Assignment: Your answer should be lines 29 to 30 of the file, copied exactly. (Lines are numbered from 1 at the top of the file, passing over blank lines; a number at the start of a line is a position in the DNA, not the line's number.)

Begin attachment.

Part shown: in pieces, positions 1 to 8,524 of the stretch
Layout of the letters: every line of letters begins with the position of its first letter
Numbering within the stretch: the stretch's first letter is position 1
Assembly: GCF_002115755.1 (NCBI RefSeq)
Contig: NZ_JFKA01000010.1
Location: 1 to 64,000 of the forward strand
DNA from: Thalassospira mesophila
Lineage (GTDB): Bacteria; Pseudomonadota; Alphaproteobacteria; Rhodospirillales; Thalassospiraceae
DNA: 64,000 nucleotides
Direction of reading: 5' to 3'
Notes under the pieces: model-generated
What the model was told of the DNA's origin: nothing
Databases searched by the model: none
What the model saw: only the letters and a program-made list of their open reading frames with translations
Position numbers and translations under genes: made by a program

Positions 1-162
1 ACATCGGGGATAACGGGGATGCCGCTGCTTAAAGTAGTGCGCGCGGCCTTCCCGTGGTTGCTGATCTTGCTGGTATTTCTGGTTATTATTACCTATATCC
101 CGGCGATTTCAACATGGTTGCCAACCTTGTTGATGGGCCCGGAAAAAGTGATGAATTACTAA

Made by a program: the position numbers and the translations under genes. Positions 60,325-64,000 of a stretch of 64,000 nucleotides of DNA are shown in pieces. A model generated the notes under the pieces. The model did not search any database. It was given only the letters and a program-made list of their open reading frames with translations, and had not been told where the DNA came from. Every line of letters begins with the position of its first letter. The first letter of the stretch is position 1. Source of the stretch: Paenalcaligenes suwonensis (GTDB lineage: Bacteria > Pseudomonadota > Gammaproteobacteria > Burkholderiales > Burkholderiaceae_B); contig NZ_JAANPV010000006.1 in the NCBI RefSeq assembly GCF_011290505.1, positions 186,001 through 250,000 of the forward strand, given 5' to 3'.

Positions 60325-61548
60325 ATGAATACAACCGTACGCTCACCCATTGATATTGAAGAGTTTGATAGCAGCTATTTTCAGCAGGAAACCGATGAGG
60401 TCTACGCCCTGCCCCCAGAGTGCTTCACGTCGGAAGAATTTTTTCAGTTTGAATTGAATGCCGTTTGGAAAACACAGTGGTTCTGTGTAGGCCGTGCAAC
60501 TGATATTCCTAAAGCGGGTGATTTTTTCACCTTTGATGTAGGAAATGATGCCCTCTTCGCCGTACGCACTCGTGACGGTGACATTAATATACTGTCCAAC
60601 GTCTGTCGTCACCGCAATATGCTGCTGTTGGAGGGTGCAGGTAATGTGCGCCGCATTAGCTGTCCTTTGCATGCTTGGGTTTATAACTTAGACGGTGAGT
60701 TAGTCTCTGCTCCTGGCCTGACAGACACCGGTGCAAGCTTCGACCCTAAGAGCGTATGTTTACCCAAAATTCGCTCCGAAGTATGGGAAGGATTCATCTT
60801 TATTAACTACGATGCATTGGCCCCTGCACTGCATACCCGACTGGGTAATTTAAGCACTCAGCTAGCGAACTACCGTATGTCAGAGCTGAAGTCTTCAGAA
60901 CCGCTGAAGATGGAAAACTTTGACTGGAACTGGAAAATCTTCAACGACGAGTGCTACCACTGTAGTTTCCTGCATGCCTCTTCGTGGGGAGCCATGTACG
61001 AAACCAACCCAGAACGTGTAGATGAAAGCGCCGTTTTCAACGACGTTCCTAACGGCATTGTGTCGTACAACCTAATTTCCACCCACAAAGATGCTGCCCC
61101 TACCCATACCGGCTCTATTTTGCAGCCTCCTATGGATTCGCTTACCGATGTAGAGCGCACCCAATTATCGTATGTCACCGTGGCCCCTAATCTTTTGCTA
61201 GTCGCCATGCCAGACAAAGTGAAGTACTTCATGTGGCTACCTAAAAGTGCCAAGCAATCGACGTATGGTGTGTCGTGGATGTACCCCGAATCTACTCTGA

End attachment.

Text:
61101 TACCCATACCGGCTCTATTTTGCAGCCTCCTATGGATTCGCTTACCGATGTAGAGCGCACCCAATTATCGTATGTCACCGTGGCCCCTAATCTTTTGCTA
61201 GTCGCCATGCCAGACAAAGTGAAGTACTTCATGTGGCTACCTAAAAGTGCCAAGCAATCGACGTATGGTGTGTCGTGGATGTACCCCGAATCTACTCTGA